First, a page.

Engineers have proposed a coordinated control architecture for motion management in advanced driver assistance systems (ADAS) to increase safety and comfort across all vehicles, regardless of ADAS specifics.
They published their proposal in IEEE/CAA Journal of Automatica Sinica, a joint publication of the IEEE and the Chinese Association of Automation.
“The modern automobile is a complex system of systems. How the functionalities of advanced driver assistance are implemented and coordinated across the systems of the vehicle is generally not made available to the wider research community by the developers and manufactures,” wrote Tzu-Chi Lin, a research engineer with the Warwick Manufacturing Group in the United Kingdom, and an author on the paper. “This paper seeks to begin filling this gap by assembling open source physics models of the vehicle dynamics and ADAS command models.”
One of the most common ADAS alerts drivers when the car drifts out of their lane, or helps a driver intentionally change lanes.
“Each of the various types of ADAS systems in service today generally provide a unique feature for the user that is implemented through additional control of one of the vehicle’s systems, e.g. braking or steering,” Lin wrote. “ADAS systems must not be regarded as a substitute for drivers but rather as a co-driver, even if direct involvement in some of the driving tasks is not required.”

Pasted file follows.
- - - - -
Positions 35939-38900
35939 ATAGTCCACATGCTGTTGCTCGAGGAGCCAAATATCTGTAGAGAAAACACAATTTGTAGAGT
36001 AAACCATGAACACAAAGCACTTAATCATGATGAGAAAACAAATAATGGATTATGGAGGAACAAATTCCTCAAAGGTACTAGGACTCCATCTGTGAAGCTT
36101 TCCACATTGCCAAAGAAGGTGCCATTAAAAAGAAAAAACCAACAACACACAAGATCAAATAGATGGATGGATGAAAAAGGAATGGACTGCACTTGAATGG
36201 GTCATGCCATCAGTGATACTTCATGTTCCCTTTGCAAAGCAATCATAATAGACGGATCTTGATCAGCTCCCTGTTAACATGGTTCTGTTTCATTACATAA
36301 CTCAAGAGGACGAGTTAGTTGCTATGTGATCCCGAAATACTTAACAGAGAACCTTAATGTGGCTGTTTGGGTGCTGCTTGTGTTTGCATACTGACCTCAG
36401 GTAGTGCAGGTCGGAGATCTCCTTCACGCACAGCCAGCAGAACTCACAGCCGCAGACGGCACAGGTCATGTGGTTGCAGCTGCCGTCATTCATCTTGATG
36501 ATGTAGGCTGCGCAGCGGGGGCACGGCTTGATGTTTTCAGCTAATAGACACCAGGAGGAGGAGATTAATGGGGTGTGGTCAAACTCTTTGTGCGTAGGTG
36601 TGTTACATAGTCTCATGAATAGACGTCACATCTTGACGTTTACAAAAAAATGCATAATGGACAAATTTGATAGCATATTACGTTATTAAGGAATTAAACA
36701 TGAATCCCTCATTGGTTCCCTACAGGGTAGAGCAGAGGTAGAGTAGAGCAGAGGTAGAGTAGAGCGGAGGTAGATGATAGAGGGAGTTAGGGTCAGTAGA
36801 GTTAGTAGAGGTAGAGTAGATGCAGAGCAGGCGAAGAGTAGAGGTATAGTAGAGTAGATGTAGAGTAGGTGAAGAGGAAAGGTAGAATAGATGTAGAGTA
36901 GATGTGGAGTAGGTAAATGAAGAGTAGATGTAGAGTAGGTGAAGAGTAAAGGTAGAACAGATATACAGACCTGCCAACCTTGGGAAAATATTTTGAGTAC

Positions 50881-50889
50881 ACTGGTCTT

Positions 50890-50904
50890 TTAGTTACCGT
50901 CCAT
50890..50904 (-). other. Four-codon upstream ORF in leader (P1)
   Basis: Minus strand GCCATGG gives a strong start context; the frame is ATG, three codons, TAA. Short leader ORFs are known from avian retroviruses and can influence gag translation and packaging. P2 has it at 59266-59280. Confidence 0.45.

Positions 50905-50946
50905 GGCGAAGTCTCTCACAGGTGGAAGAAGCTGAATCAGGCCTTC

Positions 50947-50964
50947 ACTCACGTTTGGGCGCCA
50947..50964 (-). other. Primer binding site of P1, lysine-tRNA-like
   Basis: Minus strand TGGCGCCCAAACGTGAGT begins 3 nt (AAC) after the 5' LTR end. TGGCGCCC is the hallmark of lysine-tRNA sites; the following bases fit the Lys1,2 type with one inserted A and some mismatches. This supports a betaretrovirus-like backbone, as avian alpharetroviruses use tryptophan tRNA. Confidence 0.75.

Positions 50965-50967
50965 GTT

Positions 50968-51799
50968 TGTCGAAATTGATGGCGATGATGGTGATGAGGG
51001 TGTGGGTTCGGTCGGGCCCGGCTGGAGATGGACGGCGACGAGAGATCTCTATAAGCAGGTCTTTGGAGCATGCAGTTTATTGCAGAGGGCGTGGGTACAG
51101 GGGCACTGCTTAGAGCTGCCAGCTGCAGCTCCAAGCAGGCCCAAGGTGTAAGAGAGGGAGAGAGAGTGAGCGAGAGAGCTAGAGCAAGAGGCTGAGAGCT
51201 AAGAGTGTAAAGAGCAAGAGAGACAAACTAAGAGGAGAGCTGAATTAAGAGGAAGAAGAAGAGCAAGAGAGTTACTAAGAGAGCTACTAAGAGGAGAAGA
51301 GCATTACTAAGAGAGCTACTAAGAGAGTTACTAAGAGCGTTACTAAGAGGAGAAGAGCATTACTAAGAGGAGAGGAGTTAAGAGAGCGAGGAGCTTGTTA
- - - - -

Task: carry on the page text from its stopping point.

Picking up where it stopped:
With that in mind, Lin and his team integrated physics models of vehicle dynamics and ADAS command models. They ran simulations on this combined information, and analyzed how control from different, independent vehicle systems might influence the vehicle trajectory as it changes lanes.
They found that the steering system caused the simulated vehicle to undershoot, while the brake system overshot.
“On the other hand, the ‘coordinated control’ strategy successfully damped out the deviation errors, and gave much greater precision in following the intended trajectory,” Lin wrote.
The researchers will continue to explore the system of systems control architecture to better develop coordinated control in ADAS. They will also examine how new systems interfere with existing systems to fully understand control performance and stability.
Autonomous driving – hands on the wheel or no wheel at all
Tzu-Chi Lin et al, Coordinated control architecture for motion management in ADAS systems, IEEE/CAA Journal of Automatica Sinica (2018). DOI: 10.1109/JAS.2017.7510814